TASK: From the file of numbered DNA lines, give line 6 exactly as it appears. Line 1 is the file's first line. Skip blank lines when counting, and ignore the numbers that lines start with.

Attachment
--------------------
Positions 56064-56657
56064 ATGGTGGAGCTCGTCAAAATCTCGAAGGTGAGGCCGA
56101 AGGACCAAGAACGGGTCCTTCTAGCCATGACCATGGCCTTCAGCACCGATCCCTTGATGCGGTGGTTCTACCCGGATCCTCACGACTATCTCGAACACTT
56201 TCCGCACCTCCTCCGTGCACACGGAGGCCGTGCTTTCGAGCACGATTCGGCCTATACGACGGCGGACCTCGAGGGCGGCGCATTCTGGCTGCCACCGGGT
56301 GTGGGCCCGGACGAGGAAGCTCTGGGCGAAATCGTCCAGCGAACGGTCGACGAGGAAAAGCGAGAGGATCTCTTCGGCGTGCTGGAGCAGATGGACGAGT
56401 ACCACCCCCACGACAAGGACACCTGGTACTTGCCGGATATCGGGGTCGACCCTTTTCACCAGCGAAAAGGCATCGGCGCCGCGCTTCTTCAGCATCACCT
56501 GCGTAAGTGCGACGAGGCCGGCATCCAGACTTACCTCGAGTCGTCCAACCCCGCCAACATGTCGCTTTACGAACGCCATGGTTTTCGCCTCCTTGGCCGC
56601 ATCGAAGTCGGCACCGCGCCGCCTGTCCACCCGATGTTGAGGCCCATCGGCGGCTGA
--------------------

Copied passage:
56401 ACCACCCCCACGACAAGGACACCTGGTACTTGCCGGATATCGGGGTCGACCCTTTTCACCAGCGAAAAGGCATCGGCGCCGCGCTTCTTCAGCATCACCT